The government has been accused of showing “contempt” and “indifference” towards disabled people, after announcing large grants to 13 disability charities but failing to offer a penny to organisations run and controlled by disabled people.
The Department of Health and Social Care (DHSC) announced this week that it was awarding £2.4 million to charities such as Mencap, Leonard Cheshire, Scope, the National Autistic Society, RNIB and RNID.
The money will fund services that provide advice and support for people affected by the pandemic.
But none of the funding will go to disabled people’s organisations (DPOs), many of which have provided vital support to disabled people during the pandemic.
Joe Whittaker, a board member of The Alliance for Inclusive Education (ALLFIE), said the decision meant it was “business as usual” for the government, which was continuing to fund “the big business charities, rather than listening to the authentic voice of disabled people and their organisations”.
He said the government had yet again failed to engage with disabled people in recent months and continued to “treat disabled people with contempt” by funding “multi-million pound charities”.
He said these charities were managed by non-disabled people on six-figure salaries “telling disabled people what’s good for them”, which “perpetuates practices that lock disabled people into cultures of dependency”.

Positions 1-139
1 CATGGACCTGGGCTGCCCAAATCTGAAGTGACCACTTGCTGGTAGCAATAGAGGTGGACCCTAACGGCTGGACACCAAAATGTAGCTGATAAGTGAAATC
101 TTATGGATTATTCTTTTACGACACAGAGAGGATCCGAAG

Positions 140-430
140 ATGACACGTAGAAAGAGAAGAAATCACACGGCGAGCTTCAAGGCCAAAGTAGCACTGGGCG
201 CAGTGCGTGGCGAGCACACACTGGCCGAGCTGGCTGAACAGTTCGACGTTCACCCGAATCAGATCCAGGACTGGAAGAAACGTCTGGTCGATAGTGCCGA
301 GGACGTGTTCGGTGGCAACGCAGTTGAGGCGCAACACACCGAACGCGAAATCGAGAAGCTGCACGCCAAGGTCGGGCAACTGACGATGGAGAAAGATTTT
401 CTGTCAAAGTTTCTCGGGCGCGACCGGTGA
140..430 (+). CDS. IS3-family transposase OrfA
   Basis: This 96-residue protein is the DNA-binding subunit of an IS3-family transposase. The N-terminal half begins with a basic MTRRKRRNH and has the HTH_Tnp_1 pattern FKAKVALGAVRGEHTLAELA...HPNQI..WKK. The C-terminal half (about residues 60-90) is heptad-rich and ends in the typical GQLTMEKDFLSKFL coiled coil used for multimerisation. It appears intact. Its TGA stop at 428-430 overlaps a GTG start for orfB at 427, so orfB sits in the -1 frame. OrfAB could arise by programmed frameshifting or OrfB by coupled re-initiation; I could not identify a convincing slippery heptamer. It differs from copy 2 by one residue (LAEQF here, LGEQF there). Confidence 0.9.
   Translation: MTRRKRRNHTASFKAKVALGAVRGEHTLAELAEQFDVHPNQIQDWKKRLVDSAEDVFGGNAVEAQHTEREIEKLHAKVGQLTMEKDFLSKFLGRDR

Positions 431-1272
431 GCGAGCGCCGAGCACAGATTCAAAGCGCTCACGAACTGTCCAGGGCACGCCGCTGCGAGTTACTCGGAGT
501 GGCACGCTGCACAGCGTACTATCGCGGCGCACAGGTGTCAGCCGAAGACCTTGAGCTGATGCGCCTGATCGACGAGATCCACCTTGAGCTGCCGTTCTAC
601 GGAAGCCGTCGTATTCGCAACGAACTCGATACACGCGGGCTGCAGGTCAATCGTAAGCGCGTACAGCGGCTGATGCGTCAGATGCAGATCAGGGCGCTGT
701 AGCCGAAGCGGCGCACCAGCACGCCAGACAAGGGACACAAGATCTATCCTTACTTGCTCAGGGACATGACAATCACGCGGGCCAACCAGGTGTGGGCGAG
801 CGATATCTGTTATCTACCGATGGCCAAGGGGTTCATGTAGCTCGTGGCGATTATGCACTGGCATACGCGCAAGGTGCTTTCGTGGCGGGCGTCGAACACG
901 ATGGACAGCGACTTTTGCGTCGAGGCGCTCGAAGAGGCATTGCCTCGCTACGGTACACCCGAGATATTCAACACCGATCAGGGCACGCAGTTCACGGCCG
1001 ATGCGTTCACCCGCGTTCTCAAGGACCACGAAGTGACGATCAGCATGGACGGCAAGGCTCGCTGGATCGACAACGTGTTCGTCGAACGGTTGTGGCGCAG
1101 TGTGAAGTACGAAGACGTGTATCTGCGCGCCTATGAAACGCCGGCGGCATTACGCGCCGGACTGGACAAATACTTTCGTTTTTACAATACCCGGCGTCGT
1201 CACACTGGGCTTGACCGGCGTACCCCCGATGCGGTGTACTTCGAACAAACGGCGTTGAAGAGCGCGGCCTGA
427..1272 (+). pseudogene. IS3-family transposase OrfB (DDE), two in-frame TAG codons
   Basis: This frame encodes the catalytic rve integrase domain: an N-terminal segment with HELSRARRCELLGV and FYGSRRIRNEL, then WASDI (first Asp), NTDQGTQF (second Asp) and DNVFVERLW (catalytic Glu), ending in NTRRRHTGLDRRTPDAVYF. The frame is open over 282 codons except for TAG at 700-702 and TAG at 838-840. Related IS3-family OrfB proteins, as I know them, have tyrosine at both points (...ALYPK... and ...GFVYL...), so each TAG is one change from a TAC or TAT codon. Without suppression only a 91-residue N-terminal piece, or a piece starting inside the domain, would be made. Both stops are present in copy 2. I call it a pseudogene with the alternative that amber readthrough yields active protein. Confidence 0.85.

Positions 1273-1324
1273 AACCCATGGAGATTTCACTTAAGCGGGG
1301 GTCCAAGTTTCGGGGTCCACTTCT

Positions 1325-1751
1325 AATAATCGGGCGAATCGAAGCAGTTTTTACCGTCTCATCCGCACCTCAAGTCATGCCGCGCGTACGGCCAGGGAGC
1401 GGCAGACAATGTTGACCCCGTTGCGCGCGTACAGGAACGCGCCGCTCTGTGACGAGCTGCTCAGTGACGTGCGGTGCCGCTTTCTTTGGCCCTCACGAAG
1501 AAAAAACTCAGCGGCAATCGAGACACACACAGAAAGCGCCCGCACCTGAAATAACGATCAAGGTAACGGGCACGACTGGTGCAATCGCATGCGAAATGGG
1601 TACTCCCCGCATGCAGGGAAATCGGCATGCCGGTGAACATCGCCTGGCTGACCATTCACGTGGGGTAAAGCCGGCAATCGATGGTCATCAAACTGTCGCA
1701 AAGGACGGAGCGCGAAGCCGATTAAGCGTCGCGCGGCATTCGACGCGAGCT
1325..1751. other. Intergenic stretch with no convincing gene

He added: “From day one of this pandemic, DPOs provided much-valued support and information to disabled people.
“Simultaneously, DPOs, during the pandemic, have gathered much-needed data about the way local and national governments have failed to provide essential services to large numbers of disabled people, resulting in large numbers of unnecessary deaths.
“DPOs are denied basic funding to continue their work.
“This failure to listen to DPOs, who have the experience and expertise gathered over many decades, will result in the same failed policies and systematic disability discrimination, preventing society from gaining from the huge contributions of disabled people from around the UK.”
Mark Harrison, a member of the Reclaiming Our Futures Alliance steering group, said: “Given that no DPOs who are members of ROFA have received a penny from the government during the pandemic, these grants just confirm their outdated attitudes to disability and disabled people.
“It also shows complete contempt for their duties under the UN Convention on the Rights of Persons with Disabilities and a human rights-based approach to disability.
“The charities ‘for’ disabled people receiving these grants are like dinosaurs and should be extinct and condemned to the dustbin of history where they belong.
“However, the government is trying to breathe life into institutions that are part of the causes of our oppression.
“They have learnt nothing from the #MeToo, LGBTQI and Black Lives Matter movements and the need to fund DPOs, not organisations or charities led and managed by non-disabled people.